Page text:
We realize that the views we have expressed will require each Federal Department or agency to make a determination or determinations with regard to members of peer review committees who are employees of state institutions and who may be called upon to review matters submitted by some entity within their own state's higher education system. While this sometimes may not be an easily administered solution, it is the only appropriate one under the statute as it is drafted. Finally, we suggest that a Department or agency make appointments to its peer review committees so as to avoid, if possible, the need for the issuance of section 208(b) waivers to any of its members.

In accordance with the provisions of 5 C.F.R. 738.308 (a)(2), we have consulted with the Office of Legal Counsel of the Department of Justice prior to issuing this formal advisory opinion. We are authorized to state that the Office of Legal Counsel agrees with our analysis and conclusions.

Sincerely,

J. Jackson Walter
Director

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1. The Office determined pursuant to 5 C.F.R. 738.305(a)(1) that this request presented a matter of first impression. Notice of the request was also distributed to all agencies providing a time for any interested agency to comment. The Office received comments from four agencies. Staff members of this Office also met with officials of the agency making the request.

2. We want to avoid the confusion that may be inherent in your use of the term "multi-campus schools." For example, some schools may have elements that are geographically separate (e.g., a new medical school or law school in a major city and a main campus in the traditional university town) while other schools may consist of several separate and complete campuses. For purposes of this opinion, we use the word "institution" to refer to each of the several separate and complete campuses that together make up a higher education system. (Within the University of California system, for example, both UCLA and UC/Davis are "institutions.") An "institution" is also used to refer to those schools with one major campus and one or more geographically separate program elements.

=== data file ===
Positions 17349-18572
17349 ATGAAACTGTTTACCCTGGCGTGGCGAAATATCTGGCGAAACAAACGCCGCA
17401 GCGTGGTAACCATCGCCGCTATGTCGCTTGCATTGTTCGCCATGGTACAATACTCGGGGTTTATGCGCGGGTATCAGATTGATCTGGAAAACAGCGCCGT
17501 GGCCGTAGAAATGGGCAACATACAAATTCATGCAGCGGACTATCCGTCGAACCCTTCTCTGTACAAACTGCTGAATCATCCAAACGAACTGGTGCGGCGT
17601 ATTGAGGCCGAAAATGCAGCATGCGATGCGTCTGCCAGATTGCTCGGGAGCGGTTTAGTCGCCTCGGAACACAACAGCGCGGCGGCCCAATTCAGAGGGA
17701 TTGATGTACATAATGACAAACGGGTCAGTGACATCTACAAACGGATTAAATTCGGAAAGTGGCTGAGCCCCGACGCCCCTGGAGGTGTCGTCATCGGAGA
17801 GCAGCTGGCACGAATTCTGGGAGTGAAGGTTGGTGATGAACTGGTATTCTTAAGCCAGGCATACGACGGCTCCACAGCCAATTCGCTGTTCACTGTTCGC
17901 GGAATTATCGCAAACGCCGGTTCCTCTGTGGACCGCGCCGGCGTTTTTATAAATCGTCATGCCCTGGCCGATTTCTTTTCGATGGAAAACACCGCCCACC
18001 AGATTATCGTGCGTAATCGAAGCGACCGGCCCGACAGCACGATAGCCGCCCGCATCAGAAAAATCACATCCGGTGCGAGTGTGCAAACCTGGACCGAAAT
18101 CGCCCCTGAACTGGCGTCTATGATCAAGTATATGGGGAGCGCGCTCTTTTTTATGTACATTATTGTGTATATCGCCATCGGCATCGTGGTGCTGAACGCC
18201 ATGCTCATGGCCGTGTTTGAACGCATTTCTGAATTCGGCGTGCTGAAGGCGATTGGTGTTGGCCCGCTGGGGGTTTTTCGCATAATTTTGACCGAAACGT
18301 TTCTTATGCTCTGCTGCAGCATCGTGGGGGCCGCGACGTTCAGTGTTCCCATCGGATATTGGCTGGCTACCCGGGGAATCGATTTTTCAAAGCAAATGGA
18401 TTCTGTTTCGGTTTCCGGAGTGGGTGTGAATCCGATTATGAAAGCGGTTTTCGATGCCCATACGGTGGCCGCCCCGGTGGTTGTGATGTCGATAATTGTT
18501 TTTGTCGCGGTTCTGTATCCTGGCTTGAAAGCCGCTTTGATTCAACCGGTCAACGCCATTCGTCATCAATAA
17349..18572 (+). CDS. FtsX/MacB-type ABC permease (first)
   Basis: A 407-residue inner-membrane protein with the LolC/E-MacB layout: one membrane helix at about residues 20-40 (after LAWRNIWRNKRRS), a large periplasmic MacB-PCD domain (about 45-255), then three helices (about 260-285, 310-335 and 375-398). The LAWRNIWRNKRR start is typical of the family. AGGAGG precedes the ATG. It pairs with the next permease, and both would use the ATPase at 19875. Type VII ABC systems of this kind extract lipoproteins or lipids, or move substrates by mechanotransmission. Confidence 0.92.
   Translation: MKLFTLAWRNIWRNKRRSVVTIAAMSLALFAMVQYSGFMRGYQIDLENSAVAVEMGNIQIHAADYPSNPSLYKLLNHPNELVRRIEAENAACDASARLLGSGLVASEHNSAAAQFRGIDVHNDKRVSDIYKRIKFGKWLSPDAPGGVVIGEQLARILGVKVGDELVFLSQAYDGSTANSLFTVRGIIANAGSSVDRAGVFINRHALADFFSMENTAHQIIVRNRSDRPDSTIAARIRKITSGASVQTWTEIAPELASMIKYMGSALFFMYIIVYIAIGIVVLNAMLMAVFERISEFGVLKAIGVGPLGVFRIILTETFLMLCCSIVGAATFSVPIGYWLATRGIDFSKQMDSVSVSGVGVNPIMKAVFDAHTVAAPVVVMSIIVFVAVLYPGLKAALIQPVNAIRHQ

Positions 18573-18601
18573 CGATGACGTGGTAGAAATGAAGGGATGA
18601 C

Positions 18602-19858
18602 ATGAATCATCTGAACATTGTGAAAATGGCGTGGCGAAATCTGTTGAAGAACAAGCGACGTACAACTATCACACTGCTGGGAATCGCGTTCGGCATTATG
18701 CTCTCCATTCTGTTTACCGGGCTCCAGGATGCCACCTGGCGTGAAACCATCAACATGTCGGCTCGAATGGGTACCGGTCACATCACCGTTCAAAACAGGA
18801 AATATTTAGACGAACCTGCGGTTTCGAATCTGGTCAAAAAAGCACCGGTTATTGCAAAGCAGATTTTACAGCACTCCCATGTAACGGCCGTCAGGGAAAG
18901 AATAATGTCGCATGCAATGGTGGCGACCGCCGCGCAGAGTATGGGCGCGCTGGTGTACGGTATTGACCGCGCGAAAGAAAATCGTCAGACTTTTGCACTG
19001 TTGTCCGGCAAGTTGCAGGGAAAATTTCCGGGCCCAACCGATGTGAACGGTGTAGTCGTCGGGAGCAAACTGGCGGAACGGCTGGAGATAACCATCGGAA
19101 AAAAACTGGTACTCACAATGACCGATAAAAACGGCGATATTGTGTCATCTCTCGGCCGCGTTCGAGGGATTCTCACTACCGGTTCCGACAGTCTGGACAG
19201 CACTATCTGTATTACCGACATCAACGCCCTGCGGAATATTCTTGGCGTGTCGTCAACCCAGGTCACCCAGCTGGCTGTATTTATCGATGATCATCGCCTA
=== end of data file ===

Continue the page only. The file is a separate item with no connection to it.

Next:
3. S. Rep. No. 2213, 87th Cong., 2d Sess. 14, reprinted in 1962 U.S. Code Cong. & Ad. News 3852, 3862-3.

4. U.S. v. Chemical Foundation Inc., 272 U.S. 1 (1926). This case, in part, involved the applicability of an earlier version of 18 U.S.C. § 208, then section 41 of the Criminal Code.

5. A land grant institution may be positioned outside the rule. For instance, it may have operational or other ties with the Department of Agriculture of its state. If so, it should be deemed to be a part of the state government, and, absent a waiver under 18 U.S.C. § 208(b), a member of its faculty or staff should be disqualified under section 208(a) from serving on a Federal peer review committee that is considering an application from that Department or any other state agency.

6. An example of two state institutions which may be treated separately because of their state statutes and funding procedures are the University of Colorado and Colorado State University.

7. This opinion does, however, provide as an example the three state higher education systems of California when dealing with faculty members only. See the discussion at page 4 infra.

8. The three systems of higher education in the State of California are the University of California, the California State Universities and Colleges, and the California Community Colleges.

9. When the peer review member is an officer of his or her institution, an additional consideration must be made vis-a-vis his or her duties to the entire state educational program by virtue of that position. For instance, a member of the Board of Regents of the University of California should not be given a waiver under section 208(b) for matters affecting an entity within the California State University and College system on the same basis as faculty members at a University of California institution.